Yesterday, as our brutal winter “departed”, was quite spring-like. in many areas The sun, being as high in the sky as it is in late September, made it feel warmer than the actual temperatures, which remained below normal.
Spring Equinox arrived at 7:45pm last evening; and the length of daylight has accelerated…. But
Late this afternoon and tonight, a rather complex weather pattern will result in some very messy conditions. A system moving in from the St. Lawrence Valley will spread light snow across northern New Brunswick in the evening. Meanwhile, a low pressure are passing to the south of Nova Scotia will be accompanied by mixed precipitation; once again later in the day and overnight
As the southern system develops near Sable Island tonight then the systems combine near Cape Breton Island, the precipitation will increase in intensity over eastern areas of the Maritimes, and what begins as rain or wet snow in Nova Scotia or PEI will ultimately change back to snow as winds increase out of the north . By Sunday morning winds will shift to strong westerly, and cold air will cover the Maritimes by late in the day. Some snow squalls may persist on Sunday in the Cape Breton Highlands.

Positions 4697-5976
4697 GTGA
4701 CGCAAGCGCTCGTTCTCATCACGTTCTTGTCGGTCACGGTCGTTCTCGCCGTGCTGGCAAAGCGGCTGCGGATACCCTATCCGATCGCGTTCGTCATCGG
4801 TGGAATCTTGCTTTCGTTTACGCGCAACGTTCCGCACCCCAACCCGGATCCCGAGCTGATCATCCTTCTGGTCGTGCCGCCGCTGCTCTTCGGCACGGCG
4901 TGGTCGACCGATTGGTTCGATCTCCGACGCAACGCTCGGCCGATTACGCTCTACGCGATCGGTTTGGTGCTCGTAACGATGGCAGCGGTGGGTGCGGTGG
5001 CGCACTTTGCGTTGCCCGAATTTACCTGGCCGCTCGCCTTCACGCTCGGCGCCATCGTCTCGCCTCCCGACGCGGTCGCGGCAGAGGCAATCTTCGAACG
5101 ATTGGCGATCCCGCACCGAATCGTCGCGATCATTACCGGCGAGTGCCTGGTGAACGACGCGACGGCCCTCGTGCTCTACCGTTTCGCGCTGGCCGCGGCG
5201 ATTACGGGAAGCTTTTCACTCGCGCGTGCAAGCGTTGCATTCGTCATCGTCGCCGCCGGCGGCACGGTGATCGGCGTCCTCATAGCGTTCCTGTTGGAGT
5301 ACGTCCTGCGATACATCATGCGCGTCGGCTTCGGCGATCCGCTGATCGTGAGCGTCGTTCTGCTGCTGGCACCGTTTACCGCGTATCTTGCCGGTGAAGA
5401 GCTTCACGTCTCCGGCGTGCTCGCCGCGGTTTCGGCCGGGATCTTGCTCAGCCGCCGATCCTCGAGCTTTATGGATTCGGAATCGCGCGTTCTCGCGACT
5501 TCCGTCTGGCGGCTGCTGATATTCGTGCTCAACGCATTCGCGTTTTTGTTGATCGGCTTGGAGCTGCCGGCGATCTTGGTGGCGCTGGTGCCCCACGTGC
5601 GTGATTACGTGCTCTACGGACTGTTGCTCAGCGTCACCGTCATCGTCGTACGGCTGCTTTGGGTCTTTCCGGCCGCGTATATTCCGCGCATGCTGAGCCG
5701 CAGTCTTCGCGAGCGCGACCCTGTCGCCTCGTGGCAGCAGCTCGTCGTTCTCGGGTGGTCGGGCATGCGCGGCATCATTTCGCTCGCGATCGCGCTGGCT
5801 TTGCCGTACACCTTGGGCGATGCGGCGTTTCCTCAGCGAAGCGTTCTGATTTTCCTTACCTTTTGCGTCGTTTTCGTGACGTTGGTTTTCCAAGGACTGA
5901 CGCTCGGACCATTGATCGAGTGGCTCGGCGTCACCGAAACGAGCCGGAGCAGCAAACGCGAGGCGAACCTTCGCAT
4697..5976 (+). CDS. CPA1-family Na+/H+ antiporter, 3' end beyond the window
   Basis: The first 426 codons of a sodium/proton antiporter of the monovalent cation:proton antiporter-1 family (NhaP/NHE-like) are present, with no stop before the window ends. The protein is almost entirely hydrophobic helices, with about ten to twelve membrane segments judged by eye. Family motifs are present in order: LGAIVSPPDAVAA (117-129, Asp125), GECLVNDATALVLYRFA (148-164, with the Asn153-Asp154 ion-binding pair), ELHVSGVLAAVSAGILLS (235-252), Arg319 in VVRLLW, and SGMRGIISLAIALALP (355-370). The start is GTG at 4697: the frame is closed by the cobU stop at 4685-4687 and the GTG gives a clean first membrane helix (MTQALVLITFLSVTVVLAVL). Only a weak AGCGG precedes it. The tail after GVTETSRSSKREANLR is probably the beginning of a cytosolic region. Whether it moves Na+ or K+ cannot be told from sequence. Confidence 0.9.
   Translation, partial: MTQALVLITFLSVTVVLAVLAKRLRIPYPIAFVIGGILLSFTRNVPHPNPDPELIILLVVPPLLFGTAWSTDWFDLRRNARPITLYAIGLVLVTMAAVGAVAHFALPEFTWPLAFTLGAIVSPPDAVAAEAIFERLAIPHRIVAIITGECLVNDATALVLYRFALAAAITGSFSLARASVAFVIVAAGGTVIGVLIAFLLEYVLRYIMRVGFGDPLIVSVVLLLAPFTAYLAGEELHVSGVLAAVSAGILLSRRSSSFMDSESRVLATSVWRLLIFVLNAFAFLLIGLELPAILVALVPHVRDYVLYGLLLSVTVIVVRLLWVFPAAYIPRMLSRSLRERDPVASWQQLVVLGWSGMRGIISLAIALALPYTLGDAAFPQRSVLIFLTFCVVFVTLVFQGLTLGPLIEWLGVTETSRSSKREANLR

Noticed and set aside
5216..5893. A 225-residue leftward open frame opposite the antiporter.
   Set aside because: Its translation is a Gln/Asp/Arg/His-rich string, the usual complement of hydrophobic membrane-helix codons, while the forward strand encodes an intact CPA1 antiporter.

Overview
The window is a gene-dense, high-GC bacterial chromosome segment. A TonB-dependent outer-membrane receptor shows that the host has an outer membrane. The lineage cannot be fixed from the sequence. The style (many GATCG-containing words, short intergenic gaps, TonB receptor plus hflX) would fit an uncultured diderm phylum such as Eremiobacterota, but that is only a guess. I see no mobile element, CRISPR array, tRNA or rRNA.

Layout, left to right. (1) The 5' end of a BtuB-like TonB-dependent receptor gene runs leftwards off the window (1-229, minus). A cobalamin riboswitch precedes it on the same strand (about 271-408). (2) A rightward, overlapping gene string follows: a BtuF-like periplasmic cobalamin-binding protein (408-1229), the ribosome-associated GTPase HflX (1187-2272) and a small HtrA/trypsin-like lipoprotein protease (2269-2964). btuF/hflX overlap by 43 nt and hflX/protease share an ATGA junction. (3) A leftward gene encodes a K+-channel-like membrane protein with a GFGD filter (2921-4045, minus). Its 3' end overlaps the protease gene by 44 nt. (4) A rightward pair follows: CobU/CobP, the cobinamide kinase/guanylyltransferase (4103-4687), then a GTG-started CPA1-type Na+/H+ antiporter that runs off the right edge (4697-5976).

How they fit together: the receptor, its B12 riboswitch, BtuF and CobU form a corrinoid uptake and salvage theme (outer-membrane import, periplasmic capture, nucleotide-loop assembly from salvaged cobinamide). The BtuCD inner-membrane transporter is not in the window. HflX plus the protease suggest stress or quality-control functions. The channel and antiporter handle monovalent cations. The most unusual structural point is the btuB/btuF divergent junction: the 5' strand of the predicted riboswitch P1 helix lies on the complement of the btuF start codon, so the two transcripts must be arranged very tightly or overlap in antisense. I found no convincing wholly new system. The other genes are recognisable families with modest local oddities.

Halifax and eastern areas of Nova Scotia and PEI are at risk of more snow than is currently officially predicted, given the amount of snow and ice cover surrounding the region that may keep the temperatures very close to zero. Either rain or snow, it wall be an awful mess.
The image below for Halifax shows how close the temperature and precipitation types could be, as it switches from snow to rain to snow: more than 15mm of rain or 5cm slush followed by 15+cm snow. Ugh! (click on it for a closer view)
IMPACTS: Saturday night and Sunday
This total precipitation over the Eastern Maritimes will be high, and additional snowfall is just adding to the transportation and clean-up misery. A chance of freezing rain will also make surfaces slippery; as will rain falling on snow packed or ice covered roads or walkways. Furthermore, 20-40mm of rain plus some snowmelt will cause significant pooling of water, which would turn into local flooding where storm drains and culverts are plugged by snow and ice.
The additional weight of rain and/or snow will contribute to snow loads, which remain a significant threat, especially to any aged infrastructure. Ice damming continues to be a concern on many roofs.
The drop in temperature Sunday, will result in some icy conditions where slush and pools of water freeze.